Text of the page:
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27 September 2022

Labour shouldn’t celebrate the Tories’ economic failures

If Keir Starmer wins the next election turmoil could ruin the ambitions he is setting out at his party conference.

By Freddie Hayward

The Chancellor’s splurge of tax cuts has sent sterling and government bonds into freefall. Halifax has withdrawn its fee-paying mortgage products while Virgin Money suspended its entire range. The Bank of England has reiterated its commitment to reducing inflation to 2 per cent in the medium term, though it stopped short of an emergency rise in interest rates, its main tool to restrain inflation.

As John McDonnell, the former shadow chancellor, writes for us, “the fact the Chancellor refused an offer from the Office for Budget Responsibility to publish an economic assessment gave the impression that Kwasi Kwarteng was hiding from reality”.

The depths to which the markets will plunge is not yet certain, but the consequences of the increased cost of government borrowing, because of higher interest rates and the falling value of the pound, is becoming clear. Nick Macpherson, the former senior civil servant at the Treasury, has said that the “UK will pay a high risk premium for the increased debt it is selling, making it all but impossible to live within spending plans, even before inflation”. The budget is already having an impact on the polls. Redfield and Wilton Strategies find that Liz Truss’s approval rating has fallen by ten percentage points since last Wednesday.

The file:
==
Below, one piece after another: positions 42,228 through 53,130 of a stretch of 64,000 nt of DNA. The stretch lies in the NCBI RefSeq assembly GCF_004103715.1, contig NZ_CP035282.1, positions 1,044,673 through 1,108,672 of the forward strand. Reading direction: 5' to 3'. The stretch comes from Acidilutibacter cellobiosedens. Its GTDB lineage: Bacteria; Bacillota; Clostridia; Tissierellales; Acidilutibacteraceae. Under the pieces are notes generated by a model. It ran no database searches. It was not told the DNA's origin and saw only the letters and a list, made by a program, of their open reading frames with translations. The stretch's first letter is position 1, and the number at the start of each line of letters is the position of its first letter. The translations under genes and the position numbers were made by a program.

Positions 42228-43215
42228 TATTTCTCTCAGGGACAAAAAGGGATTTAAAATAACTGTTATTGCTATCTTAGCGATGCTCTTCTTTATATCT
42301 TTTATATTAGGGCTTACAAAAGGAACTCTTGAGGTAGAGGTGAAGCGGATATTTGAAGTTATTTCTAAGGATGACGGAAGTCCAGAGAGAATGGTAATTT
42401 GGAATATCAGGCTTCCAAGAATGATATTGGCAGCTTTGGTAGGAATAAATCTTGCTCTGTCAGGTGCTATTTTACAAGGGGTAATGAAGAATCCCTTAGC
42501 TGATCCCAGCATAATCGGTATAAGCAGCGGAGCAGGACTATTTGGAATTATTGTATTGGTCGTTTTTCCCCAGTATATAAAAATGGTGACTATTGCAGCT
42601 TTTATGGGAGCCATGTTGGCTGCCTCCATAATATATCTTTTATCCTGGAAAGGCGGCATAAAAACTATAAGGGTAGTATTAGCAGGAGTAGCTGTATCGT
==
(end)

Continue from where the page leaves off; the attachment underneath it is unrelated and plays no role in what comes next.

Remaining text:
That’s the context for Keir Starmer’s speech to the Labour Party conference in Liverpool at 2pm today. He will say that Labour will make Britain a “growth superpower”, emphasising the party’s plans to invest in green energy and British industry.

On the surface, Starmer has benefited from this shambolic start to Truss’s time as Prime Minister. The economic turmoil and high borrowing set to dominate the next few years threatens Labour’s agenda, however. Oppositions inherit economies. The boom of the 1990s gave New Labour the money to invest in public services.

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Starmer will have no such luxury. The money is being spent. The number of unknown factors shaping the public finances is so large that Labour cannot definitively set out its fiscal policy. How much will government debt cost in a year’s time? Will gas prices fall and in turn reduce the cost of the energy price guarantee? Where will inflation be in 2024? They don’t even have an OBR forecast to base their plans on.

There’s a growing sense here in Liverpool that Labour will form the next government. That adds consequence to each policy announcement, but those promises could prove untenable if Labour inherits an economy in peril. Truss’s failure doesn’t equal Starmer’s success.

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This piece first appeared in the Morning Call newsletter; subscribe here.

[See also: Keir Starmer’s speech showed he is a prime minister in waiting]